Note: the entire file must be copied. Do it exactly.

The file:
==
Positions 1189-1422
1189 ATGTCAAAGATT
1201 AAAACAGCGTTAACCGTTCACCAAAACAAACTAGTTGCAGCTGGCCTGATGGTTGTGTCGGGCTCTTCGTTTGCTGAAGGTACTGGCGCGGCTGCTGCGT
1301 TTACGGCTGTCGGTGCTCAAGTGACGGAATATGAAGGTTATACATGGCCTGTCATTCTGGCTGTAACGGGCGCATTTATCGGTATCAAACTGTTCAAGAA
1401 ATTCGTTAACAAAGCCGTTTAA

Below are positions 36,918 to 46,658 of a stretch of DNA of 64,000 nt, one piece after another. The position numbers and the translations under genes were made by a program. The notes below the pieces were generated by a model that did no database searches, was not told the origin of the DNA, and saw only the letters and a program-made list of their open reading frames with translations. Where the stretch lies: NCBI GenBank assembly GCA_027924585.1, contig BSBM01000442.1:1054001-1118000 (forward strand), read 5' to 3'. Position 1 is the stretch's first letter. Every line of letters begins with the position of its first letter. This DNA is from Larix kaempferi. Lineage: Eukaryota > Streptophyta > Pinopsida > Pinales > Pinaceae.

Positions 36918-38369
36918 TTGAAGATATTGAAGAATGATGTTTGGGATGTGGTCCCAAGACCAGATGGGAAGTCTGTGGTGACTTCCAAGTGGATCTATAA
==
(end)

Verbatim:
Positions 1189-1422
1189 ATGTCAAAGATT
1201 AAAACAGCGTTAACCGTTCACCAAAACAAACTAGTTGCAGCTGGCCTGATGGTTGTGTCGGGCTCTTCGTTTGCTGAAGGTACTGGCGCGGCTGCTGCGT
1301 TTACGGCTGTCGGTGCTCAAGTGACGGAATATGAAGGTTATACATGGCCTGTCATTCTGGCTGTAACGGGCGCATTTATCGGTATCAAACTGTTCAAGAA
1401 ATTCGTTAACAAAGCCGTTTAA

Below are positions 36,918 to 46,658 of a stretch of DNA of 64,000 nt, one piece after another. The position numbers and the translations under genes were made by a program. The notes below the pieces were generated by a model that did no database searches, was not told the origin of the DNA, and saw only the letters and a program-made list of their open reading frames with translations. Where the stretch lies: NCBI GenBank assembly GCA_027924585.1, contig BSBM01000442.1:1054001-1118000 (forward strand), read 5' to 3'. Position 1 is the stretch's first letter. Every line of letters begins with the position of its first letter. This DNA is from Larix kaempferi. Lineage: Eukaryota > Streptophyta > Pinopsida > Pinales > Pinaceae.

Positions 36918-38369
36918 TTGAAGATATTGAAGAATGATGTTTGGGATGTGGTCCCAAGACCAGATGGGAAGTCTGTGGTGACTTCCAAGTGGATCTATAA